Constellation is one of the largest integrated energy suppliers in the US, providing electricity and natural gas to over 2.5 residential and commercial clients, including two-thirds of Fortune 100 companies. The company promotes renewable power, and offers energy management products and services for both homes and businesses. From energy procurement to energy efficiency and distributed energy solutions — the company helps its customers strategically buy, manage and use their energy.
If your monthly use hovers around the 2,000 kWh mark, you’ll be spending around $2,000 per year on electricity bills no matter which REP you choose. With that level of investment, you may be tempted by an offer to get something extra in return — like rewards. Direct Energy is notable because it’s a part of American Express’s Plenti rewards program. For every dollar you spend on your Direct Energy plan, you earn a “Plenti point,” which you can then redeem on purchases with retail partners like Macy’s, AT&T, and Exxon.
Founded in 2008, Frontier Utilities is a retail electric and gas provider serving deregulated Texas, New Jersey, Pennsylvania, Ohio and Illinois; dedicated to providing honest and innovative electricity solutions for both residential and commercial customers. They offer a wide variety of plan options that serve different needs of their customers. Frontier Utilities is A-Rated on the Better Business Bureau and has won the Distinction Award for 4 years in a row (2014, 2015, 2016, 2017).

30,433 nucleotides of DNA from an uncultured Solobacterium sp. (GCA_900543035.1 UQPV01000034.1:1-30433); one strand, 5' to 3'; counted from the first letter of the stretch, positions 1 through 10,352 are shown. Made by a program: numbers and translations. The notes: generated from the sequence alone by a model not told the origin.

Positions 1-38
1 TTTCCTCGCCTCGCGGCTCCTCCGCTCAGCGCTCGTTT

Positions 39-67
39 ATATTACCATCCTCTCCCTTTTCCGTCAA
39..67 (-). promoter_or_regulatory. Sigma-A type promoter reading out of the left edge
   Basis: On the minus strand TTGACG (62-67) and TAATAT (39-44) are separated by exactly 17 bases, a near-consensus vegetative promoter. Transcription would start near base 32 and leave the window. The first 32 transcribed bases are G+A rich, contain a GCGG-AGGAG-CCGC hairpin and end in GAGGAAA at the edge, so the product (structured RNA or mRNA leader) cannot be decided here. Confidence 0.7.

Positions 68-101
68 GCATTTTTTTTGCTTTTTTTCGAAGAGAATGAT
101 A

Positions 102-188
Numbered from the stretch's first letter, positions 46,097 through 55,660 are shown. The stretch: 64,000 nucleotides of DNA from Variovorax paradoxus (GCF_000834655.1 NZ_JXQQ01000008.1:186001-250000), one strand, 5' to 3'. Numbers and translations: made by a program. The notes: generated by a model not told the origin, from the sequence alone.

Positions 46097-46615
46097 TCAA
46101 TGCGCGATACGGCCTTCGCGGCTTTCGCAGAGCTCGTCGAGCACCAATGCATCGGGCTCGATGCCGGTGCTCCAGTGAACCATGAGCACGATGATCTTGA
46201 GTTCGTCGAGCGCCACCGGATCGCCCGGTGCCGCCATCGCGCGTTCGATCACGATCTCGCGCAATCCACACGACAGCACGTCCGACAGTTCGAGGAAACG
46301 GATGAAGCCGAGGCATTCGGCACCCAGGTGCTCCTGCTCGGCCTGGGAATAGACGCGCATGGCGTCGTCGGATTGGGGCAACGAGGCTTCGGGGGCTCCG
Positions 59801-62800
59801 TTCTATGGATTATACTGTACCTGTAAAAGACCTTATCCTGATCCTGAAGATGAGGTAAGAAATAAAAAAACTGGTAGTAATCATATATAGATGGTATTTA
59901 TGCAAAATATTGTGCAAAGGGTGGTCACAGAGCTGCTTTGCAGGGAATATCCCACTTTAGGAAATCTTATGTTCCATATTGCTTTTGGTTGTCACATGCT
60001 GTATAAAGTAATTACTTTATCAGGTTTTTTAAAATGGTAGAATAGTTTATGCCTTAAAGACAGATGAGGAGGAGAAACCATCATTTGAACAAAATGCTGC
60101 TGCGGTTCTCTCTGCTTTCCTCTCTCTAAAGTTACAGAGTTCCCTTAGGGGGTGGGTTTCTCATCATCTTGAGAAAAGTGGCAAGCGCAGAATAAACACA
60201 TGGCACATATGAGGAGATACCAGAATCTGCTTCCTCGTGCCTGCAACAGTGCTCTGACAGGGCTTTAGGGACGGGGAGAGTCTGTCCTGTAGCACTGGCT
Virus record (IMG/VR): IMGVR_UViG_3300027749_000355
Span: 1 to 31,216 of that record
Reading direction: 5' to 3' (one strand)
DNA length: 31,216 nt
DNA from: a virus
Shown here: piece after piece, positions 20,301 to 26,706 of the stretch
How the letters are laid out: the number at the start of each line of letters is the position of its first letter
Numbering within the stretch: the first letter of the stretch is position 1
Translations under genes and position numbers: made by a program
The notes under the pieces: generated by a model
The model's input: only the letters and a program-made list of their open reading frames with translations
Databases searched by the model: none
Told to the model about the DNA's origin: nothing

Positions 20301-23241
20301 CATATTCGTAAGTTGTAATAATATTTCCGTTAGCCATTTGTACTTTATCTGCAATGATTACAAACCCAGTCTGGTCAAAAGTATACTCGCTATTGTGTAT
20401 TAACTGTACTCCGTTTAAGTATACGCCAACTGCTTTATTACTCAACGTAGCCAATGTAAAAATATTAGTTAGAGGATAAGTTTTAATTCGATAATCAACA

Minimum Usage Fees: Often set at or around 1,000 kWh/month, these fees mean you’ll always pay for at least that amount — even if you only use, say, 800 kWh of electricity some months. It sounds nasty, but it’s only something to be concerned about if your electricity bills historically show you hover right around that minimum use threshold. If you’re electricity use always exceeds that amount, it’s like it’s not even there.
Unlike with long-term plans, monthly, variable rate (no-contract) plans have no cancellation fees. You won’t have to pay a penalty if you decide to take your business elsewhere because you found a better deal. Plus, you won’t be left paying more than you should if the market rate for energy trends down. However, if the market prices rise, you’ll have to pay more than those who are in-contract.